• “The company says watermarks from C2PA will appear in images generated on the ChatGPT website and the API for the DALL-E 3 model. Mobile users will get the watermarks by February 12th. They’ll include both an invisible metadata component and a visible CR symbol, which will appear in the top left corner of each image.”
  • Meta Will Label AI Images Across Facebook, Instagram, & Threads
    • “Meta will employ various techniques to differentiate AI-generated images from other images. These include visible markers, invisible watermarks, and metadata embedded in the image files… Additionally, Meta is implementing new policies requiring users to disclose when media is generated by artificial intelligence, with consequences for failing to comply.”
  • Building trust with content credentials in Microsoft Designer
    • “When you create a design in Designer you can also decide if you’d like to include basic, trustworthy facts about the origin of the design or the digital content you’ve used in the design with the file.”

Firefly image creation & Lightroom come to Apple Vision Pro

Not having a spare $3500 burning a hole in my pocket, I’ve yet to take this for a spin myself, but I’m happy to see it. Per the Verge:

The interface of the Firefly visionOS app should be familiar to anyone who’s already used the web-based version of the tool — users just need to enter a text description within the prompt box at the bottom and hit “generate.” This will then spit out four different images that can be dragged out of the main app window and placed around the home like virtual posters or prints. […]

Meanwhile, we also now have a better look at the native Adobe Lightroom photo editing app that was mentioned back when the Apple Vision Pro was announced last June. The visionOS Lightroom experience is similar to that of the iPad version, with a cleaner, simplified interface that should be easier to navigate with hand gestures than the more feature-laden desktop software.

Shhh, No One Cares

Heh—this fun little animation makes me think back to how I considered changing my three-word Google bio from “Teaching Google Photoshop” (i.e. getting robots to see & create like humans, making beautiful things based on your life & interests) to “Wow! Nobody Cares.” :-p Here’s to less of that in 2024.

Check out my chat with Wharton

I had a chance to sit down for an interesting & wide-ranging chat with folks from the Wharton Tech Club:

Tune into the latest episode of the Wharton Tech Toks podcast! Leon Zhang and Stephanie Kim chat with John Nack, Principal Product Manager at Adobe with 20+ years of PM experience across Adobe and Google, about GenAI for creators, AI ethics, and more. He also reflects on his career journey. This episode is great if you’re recruiting for tech, PM, or Adobe.

Listen now on Apple Podcasts or Spotify.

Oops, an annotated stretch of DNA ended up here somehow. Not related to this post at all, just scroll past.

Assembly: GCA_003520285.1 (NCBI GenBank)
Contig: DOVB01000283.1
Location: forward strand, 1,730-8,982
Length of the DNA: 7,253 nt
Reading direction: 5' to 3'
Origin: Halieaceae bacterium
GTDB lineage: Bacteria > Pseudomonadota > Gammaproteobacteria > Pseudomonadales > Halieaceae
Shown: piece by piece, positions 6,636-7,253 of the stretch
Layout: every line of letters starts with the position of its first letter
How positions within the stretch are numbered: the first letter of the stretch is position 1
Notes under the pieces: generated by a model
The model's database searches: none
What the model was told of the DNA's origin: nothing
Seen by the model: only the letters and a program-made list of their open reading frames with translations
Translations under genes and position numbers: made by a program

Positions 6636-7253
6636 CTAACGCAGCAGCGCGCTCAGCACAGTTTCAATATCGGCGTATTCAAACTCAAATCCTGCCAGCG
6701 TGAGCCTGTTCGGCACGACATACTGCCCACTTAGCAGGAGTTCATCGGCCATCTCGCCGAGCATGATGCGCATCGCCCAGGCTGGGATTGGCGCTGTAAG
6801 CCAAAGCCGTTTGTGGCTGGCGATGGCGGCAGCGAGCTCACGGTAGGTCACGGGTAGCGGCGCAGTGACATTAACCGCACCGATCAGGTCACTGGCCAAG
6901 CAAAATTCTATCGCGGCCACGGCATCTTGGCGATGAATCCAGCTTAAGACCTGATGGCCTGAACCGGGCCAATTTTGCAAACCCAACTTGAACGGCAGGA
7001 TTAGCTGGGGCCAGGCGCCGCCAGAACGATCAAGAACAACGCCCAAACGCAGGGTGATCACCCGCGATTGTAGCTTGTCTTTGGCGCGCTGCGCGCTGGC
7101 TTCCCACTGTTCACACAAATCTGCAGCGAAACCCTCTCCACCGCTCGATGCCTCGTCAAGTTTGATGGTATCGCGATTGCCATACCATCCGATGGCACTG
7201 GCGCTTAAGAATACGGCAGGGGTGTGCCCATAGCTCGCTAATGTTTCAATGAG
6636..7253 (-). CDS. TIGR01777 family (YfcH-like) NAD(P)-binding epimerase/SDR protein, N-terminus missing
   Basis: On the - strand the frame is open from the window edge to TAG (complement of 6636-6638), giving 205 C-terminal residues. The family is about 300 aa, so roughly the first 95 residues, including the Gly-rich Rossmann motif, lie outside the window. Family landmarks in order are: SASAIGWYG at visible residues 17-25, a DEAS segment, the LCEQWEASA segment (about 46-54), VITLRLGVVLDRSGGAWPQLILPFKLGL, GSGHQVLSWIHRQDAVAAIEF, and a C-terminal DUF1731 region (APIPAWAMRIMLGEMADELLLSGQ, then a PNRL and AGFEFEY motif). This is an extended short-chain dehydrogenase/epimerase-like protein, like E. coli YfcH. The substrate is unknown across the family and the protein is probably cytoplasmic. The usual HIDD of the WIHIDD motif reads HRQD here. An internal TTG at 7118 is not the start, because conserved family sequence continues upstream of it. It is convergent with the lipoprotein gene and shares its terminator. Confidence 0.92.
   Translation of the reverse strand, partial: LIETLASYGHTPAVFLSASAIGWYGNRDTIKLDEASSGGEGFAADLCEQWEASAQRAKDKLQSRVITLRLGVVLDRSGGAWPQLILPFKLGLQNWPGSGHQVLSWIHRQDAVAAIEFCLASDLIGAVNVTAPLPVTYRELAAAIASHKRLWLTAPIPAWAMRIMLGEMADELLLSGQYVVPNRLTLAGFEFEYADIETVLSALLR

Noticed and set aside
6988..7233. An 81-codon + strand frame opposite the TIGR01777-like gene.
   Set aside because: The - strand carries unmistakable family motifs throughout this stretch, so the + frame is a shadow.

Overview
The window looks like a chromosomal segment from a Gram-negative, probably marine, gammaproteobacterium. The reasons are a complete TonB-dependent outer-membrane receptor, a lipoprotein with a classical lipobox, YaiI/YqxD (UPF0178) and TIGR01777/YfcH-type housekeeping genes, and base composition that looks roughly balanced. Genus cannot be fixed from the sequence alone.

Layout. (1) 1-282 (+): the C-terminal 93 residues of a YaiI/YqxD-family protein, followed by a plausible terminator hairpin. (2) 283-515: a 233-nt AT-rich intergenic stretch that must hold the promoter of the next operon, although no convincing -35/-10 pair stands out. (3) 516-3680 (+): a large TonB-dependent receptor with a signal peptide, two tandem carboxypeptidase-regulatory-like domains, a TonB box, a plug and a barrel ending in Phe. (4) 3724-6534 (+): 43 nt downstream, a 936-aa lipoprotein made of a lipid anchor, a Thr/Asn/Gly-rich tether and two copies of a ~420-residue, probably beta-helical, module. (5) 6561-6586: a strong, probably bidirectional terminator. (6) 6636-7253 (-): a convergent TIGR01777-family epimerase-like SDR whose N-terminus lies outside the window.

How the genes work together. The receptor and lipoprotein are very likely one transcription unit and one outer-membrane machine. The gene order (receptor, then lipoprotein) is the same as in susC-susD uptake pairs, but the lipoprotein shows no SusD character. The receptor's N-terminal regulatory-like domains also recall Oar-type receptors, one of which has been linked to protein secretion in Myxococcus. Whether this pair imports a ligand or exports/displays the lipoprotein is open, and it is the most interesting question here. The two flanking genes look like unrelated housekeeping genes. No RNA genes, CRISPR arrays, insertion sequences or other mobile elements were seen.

As always I’d love to know what you think.

Making today’s AI interfaces “look completely absurd”

Time is a flat circle…

Daring Fireball’s Mac 40th anniversary post contained a couple of quotes that made me think about the current state of interaction with AI tools, particularly around imaging. First, there’s this line from Steven Levy’s review of the original Mac:

[W]hat you might expect to see is some sort of opaque code, called a “prompt,” consisting of phosphorescent green or white letters on a murky background.

Think about how revolutionarily different & better (DOS-head haters’ gripes notwithstanding) this was.

What you see with Macintosh is the Finder. On a pleasant, light background, little pictures called “icons” appear, representing choices available to you.

And then there’s this kicker:

“When you show Mac to an absolute novice,” says Chris Espinosa, the twenty-two-year-old head of publications for the Mac team, “he assumes that’s the way all computers work. That’s our highest achievement. We’ve made almost every computer that’s ever been made look completely absurd.

I don’t know quite what will make today’s prompt-heavy approach to generation feel equivalently quaint, but think how far we’ve come in less than two years since DALL•E’s public debut—from swapping long, arcane codes to having more conversational, iterative creation flows (esp. via ChatGPT) and creating through direct, realtime UIs like those offered via Krea & Leonardo. Throw in a dash of spatial computing, perhaps via “glasses that look like glasses,” and who knows where we’ll be!

But it sure as heck won’t mainly be knowing “some sort of opaque code, called a ‘prompt.'”

The first great Vision Pro demo I’ve seen

F1 racing lover John LePore (whose VFX work you’ve seen in Iron Man 2 and myriad other productions over the years) has created the first demo for Apple Vision Pro that makes me say, “Okay, dang, that looks truly useful & compelling.” Check out his quick demo & behind-the-scenes narration:

My panel discussion at the AI User Conference

Thanks to Jackson Beaman & crew for putting together a great event yesterday in SF. I joined him, KD Deshpande (founder of Simplified), and Sofiia Shvets (founder of Let’s Enhance & Claid.ai) for a 20-minute panel discussion (which starts at 3:32:03 or so, in case the embedded version doesn’t jump you to the proper spot) about creating production-ready imagery using AI. Enjoy, and please let me know if you have any comments or questions!